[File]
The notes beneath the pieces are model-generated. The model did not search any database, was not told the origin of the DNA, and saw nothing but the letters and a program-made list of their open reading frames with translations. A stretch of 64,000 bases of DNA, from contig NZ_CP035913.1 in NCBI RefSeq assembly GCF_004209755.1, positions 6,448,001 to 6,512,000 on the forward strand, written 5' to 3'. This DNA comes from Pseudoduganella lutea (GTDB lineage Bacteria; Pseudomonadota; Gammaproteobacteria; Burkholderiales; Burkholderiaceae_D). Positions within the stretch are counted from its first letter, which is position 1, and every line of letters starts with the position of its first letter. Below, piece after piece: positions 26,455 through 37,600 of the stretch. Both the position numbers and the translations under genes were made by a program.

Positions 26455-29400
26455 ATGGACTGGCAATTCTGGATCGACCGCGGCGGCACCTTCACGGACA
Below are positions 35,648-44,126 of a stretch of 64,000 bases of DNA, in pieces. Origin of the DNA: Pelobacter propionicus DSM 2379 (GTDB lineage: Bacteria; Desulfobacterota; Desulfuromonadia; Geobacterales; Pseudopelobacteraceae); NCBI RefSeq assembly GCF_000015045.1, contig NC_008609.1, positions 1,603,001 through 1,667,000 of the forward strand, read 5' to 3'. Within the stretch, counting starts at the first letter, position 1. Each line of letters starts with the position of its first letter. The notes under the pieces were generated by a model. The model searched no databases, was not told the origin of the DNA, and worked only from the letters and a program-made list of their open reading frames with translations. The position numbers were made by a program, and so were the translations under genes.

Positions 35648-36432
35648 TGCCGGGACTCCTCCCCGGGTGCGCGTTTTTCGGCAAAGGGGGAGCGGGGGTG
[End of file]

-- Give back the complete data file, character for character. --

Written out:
The notes beneath the pieces are model-generated. The model did not search any database, was not told the origin of the DNA, and saw nothing but the letters and a program-made list of their open reading frames with translations. A stretch of 64,000 bases of DNA, from contig NZ_CP035913.1 in NCBI RefSeq assembly GCF_004209755.1, positions 6,448,001 to 6,512,000 on the forward strand, written 5' to 3'. This DNA comes from Pseudoduganella lutea (GTDB lineage Bacteria; Pseudomonadota; Gammaproteobacteria; Burkholderiales; Burkholderiaceae_D). Positions within the stretch are counted from its first letter, which is position 1, and every line of letters starts with the position of its first letter. Below, piece after piece: positions 26,455 through 37,600 of the stretch. Both the position numbers and the translations under genes were made by a program.

Positions 26455-29400
26455 ATGGACTGGCAATTCTGGATCGACCGCGGCGGCACCTTCACGGACA
Below are positions 35,648-44,126 of a stretch of 64,000 bases of DNA, in pieces. Origin of the DNA: Pelobacter propionicus DSM 2379 (GTDB lineage: Bacteria; Desulfobacterota; Desulfuromonadia; Geobacterales; Pseudopelobacteraceae); NCBI RefSeq assembly GCF_000015045.1, contig NC_008609.1, positions 1,603,001 through 1,667,000 of the forward strand, read 5' to 3'. Within the stretch, counting starts at the first letter, position 1. Each line of letters starts with the position of its first letter. The notes under the pieces were generated by a model. The model searched no databases, was not told the origin of the DNA, and worked only from the letters and a program-made list of their open reading frames with translations. The position numbers were made by a program, and so were the translations under genes.

Positions 35648-36432
35648 TGCCGGGACTCCTCCCCGGGTGCGCGTTTTTCGGCAAAGGGGGAGCGGGGGTG